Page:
Sifton (click for larger version)
November 09, 2012Rep. Scott Sifton, D-Affton, bested Sen. Jim Lembke, R-Lemay, for the newly-drawn Senate District 1 seat in Missouri. Redistricting moved the predominantly South County district to the north and to the west to include much of Crestwood and Webster Groves.
Sifton squeaked by Lembke by several hundred votes out of more than 89,000 cast. On Wednesday morning, Sifton said he was grateful to all the voters who turned out to vote in the state senate district.
"The one thing that is evident is that this district is very competitive," said Sifton. "I really can't emphasize enough that every vote counts. No one should ever think it is just a spit in the ocean.
"My opponent was a hard worker and just a tough competitor," added Sifton. "He called me late Tuesday night and congratulated me. He was very gracious. I thank him for his 10 years of service to our community and our state. I mean that sincerely and I also thank Jim Lembke for running a very clean race."
Despite Sifton's win, the new session of the legislature will see an even more lopsided ratio favoring Republicans over Democrats. The results mean that Gov. Jay Nixon, who was re-elected Tuesday night, no longer can depend on a straight-line Democratic vote to sustain his vetoes.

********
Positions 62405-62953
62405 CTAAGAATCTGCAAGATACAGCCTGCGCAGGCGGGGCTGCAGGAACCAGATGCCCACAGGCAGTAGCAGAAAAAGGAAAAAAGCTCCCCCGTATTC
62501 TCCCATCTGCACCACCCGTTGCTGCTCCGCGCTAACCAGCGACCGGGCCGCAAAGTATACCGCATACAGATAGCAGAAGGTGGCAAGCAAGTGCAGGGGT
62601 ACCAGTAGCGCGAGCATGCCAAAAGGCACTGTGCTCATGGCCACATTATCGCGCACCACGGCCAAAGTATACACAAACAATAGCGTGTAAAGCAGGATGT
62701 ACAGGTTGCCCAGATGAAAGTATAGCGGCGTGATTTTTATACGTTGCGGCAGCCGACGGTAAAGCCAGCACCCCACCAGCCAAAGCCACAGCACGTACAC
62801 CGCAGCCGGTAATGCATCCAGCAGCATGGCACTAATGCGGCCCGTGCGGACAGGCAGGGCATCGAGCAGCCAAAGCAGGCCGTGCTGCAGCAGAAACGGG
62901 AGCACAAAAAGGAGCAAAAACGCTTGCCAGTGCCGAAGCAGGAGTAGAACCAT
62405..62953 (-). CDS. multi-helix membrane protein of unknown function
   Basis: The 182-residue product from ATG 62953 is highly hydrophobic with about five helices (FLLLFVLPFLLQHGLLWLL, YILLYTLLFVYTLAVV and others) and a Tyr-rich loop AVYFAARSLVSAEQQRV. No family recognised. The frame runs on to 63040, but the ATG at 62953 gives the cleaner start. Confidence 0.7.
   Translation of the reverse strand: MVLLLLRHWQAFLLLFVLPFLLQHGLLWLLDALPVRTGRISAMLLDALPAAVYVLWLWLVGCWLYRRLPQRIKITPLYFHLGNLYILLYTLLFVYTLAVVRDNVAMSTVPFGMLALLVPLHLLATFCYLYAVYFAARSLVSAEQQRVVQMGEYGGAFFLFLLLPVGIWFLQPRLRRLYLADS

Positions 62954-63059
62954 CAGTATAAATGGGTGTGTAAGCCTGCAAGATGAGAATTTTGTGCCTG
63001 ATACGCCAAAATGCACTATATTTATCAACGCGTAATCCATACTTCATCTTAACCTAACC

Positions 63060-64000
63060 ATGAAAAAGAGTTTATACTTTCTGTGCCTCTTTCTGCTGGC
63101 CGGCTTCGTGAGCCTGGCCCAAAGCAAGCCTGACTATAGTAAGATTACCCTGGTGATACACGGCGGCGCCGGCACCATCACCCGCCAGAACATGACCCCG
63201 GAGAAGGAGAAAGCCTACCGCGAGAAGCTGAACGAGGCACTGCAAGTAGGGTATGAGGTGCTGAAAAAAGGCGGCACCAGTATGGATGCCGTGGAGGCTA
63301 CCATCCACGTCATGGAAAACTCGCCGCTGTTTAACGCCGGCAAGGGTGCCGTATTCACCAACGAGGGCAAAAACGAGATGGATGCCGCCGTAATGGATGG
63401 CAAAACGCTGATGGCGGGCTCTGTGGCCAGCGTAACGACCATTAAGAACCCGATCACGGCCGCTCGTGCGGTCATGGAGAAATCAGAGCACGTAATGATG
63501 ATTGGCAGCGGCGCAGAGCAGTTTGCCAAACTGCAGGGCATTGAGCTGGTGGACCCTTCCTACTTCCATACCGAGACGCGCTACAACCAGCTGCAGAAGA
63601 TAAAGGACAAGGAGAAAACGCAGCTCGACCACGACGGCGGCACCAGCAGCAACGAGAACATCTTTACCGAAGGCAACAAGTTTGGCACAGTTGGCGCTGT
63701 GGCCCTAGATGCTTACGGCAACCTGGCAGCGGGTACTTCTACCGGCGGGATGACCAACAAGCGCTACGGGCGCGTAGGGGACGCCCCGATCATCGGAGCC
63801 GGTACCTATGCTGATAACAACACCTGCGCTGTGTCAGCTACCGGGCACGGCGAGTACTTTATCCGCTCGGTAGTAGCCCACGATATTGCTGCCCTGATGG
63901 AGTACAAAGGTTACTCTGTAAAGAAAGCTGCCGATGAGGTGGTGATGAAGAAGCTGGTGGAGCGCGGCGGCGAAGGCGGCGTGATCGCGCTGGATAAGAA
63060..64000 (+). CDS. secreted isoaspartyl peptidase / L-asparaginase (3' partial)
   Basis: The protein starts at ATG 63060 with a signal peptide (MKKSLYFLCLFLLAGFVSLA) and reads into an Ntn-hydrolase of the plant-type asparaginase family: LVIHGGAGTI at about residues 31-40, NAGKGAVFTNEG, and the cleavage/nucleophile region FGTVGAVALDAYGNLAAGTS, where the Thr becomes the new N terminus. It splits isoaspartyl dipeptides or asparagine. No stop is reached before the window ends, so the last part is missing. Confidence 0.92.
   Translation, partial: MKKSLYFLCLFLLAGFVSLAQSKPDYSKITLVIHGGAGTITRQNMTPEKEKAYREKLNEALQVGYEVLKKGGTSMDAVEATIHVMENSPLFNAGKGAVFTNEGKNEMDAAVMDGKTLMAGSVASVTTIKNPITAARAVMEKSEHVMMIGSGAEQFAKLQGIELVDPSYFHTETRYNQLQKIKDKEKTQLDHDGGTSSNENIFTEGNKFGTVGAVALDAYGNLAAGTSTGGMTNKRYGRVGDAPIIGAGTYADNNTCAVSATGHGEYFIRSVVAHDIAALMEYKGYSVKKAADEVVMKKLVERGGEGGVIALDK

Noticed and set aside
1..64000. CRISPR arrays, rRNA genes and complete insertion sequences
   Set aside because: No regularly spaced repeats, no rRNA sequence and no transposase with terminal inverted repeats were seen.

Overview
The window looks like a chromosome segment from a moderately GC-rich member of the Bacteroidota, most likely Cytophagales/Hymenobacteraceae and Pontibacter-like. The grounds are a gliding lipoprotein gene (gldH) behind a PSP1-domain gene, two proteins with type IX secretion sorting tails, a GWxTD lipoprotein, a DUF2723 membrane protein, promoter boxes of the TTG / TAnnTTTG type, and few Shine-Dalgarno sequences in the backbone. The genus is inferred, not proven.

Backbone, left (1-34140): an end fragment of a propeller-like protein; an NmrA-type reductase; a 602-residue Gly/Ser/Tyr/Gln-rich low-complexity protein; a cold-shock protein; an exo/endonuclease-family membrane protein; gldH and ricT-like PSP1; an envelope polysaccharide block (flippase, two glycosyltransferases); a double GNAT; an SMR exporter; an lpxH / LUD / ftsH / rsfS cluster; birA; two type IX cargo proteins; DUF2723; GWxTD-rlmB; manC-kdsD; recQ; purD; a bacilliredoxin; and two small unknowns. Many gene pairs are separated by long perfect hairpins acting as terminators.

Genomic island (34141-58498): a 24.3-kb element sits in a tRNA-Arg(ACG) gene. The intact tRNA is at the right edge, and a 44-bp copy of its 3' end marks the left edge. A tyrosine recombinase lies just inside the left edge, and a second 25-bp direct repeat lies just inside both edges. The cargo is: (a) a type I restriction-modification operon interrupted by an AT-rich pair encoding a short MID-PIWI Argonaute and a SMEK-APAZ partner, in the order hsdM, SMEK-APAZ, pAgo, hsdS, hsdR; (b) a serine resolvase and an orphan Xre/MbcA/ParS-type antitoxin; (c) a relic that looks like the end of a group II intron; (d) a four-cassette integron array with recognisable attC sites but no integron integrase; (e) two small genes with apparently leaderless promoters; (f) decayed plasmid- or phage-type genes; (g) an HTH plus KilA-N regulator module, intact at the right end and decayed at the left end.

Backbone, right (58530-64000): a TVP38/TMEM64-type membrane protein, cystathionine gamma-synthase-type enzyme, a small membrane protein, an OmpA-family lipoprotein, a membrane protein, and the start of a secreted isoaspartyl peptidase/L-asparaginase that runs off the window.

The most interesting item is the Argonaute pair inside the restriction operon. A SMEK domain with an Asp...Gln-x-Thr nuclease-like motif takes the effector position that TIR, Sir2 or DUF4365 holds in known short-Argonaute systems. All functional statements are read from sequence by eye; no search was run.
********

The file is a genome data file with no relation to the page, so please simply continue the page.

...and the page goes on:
"It is going to be very interesting for the next two years," said Sifton. "Obviously, the governor is going to have to have both Republicans and Democrats to sustain his vetoes of legislation that gets passed."
One area where Sifton and Lembke seemed to be in agreement in the election campaign is on the funding of public schools. Both said it's unfair that rural schools get much more state taxpayer money than suburban schools.
Both said that property in the outstate areas is underassessed for tax purposes with some assessments dating back to the 1970s. Meanwhile, property in suburban districts is assessed every two years and schools are overwhelmingly dependent on tax money from property taxes.
Sifton said he will continue to work to bring a system of public school funding that is better for schools and fair to local taxpayers.
Sifton said he will work on economic develoment issues and to find more funding for education.
"With the cigarette tax looking like it has gone down in the election, we obviously are going to have to find some money elsewhere for education," Sifton said. "We have to support education, if we are going to have better jobs and economic development in the state."
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